Archive for May 9th, 2019

Werner Herzog’s short talk about a long walk from Munich to Paris

Thursday, May 9th, 2019
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Legendary film director Werner Herzog during an earlier visit to Stanford. (Photo: L.A. Cicero).

Filmmaker Werner Herzog came to Stanford on Tuesday, to discuss his book, Of Walking in Iceduring a Q&A with Amir Eshel, Robert Harrison, and a small invited audience at the Stanford Humanities Center. The discussion was characteristically iconoclastic. Martian colonies? “The idea is obscene,” he said. “The universe is not harmony of the spheres, but chaotic and murderous and it’s not a good place out there.”

The 20th century saw the demise of political utopias, he observed – the Communist, the Nazi dreams were dashed to pieces. The 21st century will see the “bankruptcy of technological utopias,” he continued. “It is baloney – we’ll see in this century.”

“My consolation, my anchor,” he said, is the Psalms and the Book of Job. And he reiterated, as he did on a former visit, that it was for his books, not his films, that he will be remembered.

Before we adjourned for dinner at a restaurant in Menlo Park, he took about a dozen questions about his book. Of Walking in Ice is the publication of his diaries describing his three-week journey on foot from Munich to Paris in the winter of 1974. He believed his wild trek would throw a lifeline to his dying friend and mentor, Lotte Eisner. And it worked. An excerpt:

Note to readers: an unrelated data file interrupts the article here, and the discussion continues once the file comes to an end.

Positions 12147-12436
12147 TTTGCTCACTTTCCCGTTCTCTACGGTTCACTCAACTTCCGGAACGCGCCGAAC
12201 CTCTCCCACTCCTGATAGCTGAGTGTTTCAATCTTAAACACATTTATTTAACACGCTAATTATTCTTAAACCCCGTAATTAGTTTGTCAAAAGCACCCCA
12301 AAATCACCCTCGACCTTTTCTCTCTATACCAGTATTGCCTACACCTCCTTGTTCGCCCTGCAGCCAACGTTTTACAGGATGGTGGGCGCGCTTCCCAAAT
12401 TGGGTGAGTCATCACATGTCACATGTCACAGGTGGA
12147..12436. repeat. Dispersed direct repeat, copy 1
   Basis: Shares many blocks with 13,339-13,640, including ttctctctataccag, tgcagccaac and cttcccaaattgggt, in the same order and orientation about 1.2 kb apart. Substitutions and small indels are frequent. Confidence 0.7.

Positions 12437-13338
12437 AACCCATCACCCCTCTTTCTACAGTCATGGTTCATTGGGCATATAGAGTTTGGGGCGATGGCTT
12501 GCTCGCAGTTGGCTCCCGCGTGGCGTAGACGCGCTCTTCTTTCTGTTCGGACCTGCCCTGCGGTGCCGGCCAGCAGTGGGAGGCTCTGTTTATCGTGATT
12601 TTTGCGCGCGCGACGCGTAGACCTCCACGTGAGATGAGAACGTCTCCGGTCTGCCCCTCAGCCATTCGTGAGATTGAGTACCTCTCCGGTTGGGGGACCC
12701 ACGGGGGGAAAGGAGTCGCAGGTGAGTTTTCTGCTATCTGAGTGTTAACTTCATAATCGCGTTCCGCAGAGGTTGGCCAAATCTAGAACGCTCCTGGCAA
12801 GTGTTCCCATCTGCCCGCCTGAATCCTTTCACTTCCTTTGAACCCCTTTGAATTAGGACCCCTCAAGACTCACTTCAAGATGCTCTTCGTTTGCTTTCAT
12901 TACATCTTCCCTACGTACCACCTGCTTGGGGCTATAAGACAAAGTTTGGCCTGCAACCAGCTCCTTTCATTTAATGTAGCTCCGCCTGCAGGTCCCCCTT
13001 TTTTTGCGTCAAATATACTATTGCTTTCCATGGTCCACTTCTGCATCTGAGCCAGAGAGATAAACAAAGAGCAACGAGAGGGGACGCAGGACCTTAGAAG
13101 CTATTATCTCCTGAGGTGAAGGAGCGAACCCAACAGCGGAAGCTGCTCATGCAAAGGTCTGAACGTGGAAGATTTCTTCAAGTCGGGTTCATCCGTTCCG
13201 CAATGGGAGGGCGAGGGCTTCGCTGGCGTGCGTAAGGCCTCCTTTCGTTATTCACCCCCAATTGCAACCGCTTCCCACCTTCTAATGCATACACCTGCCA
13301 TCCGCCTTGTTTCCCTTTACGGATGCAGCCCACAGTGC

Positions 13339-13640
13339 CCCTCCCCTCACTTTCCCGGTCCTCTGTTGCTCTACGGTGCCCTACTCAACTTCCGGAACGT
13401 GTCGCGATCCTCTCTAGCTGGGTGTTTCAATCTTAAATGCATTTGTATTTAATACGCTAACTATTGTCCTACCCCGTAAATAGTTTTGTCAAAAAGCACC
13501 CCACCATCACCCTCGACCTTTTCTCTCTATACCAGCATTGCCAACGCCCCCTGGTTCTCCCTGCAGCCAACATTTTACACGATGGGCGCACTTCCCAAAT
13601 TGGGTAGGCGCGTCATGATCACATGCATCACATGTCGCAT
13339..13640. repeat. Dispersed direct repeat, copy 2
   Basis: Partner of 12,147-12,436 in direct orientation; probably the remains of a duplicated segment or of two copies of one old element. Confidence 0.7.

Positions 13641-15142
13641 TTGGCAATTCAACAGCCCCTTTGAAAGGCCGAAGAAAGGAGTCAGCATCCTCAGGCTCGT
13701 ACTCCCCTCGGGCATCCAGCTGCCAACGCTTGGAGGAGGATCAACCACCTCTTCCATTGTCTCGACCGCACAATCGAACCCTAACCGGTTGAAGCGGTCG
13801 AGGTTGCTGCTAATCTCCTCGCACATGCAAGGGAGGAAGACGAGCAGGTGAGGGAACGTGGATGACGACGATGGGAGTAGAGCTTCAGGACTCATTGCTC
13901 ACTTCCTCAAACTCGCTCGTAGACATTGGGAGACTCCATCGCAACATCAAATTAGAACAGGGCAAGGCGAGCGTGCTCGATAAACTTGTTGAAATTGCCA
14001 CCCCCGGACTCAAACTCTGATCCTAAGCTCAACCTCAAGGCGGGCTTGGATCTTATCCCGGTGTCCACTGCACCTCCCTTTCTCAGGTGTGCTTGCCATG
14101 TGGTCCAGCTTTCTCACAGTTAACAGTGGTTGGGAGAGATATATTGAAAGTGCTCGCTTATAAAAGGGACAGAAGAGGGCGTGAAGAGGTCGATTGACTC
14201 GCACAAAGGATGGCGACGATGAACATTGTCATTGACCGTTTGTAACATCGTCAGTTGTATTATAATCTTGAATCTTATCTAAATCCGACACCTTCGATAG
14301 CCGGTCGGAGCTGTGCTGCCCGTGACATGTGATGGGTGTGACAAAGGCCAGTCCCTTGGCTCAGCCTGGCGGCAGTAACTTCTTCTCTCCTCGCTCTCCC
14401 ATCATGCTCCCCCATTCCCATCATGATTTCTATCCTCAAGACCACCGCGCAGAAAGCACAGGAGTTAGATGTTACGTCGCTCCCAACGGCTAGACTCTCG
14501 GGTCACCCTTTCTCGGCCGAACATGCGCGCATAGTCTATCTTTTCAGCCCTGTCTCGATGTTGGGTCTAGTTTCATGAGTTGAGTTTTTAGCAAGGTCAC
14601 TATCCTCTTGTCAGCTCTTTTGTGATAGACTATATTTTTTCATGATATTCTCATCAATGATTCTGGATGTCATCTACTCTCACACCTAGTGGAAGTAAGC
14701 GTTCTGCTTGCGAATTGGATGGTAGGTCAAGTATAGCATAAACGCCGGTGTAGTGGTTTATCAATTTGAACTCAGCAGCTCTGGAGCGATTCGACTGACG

No, not a soul, intimidating stillness. Uncannily, though, in the midst of all this, a fire is blazing, lit, in fact with petrol. It’s flickering, a ghostly fire, wind. On the orange-colored plain below I can see sheets of rain, and the annunciation of the end of the world is glowing on the horizon, glimmering there. A train races through the land and penetrates the mountain range. Its wheels are glowing. One car erupts in flames. The train stops, men try to extinguish it, but the car can no longer be extinguished. They decide to move on, to hasten to race. The train moves, it moves into fathomless space, unwavering. In the pitch-blackness of the universe the wheels are glowing, the lone car is glowing. Unimaginable stellar catastrophes take place, entire worlds collapse into a single point. Light can no longer escape, even the profoundest blackness would seem like light and the silence would seem like thunder. The universe is filled with Nothing, it is the Yawning Black Void. Systems of Milky Ways have condensed into Un-stars. Utter blissfulness is spreading, and out of utter blissfulness now springs the Absurdity. This is the situation.

And a sampling of his conversation, during an earlier visit to Stanford for the Another Look book club, is below: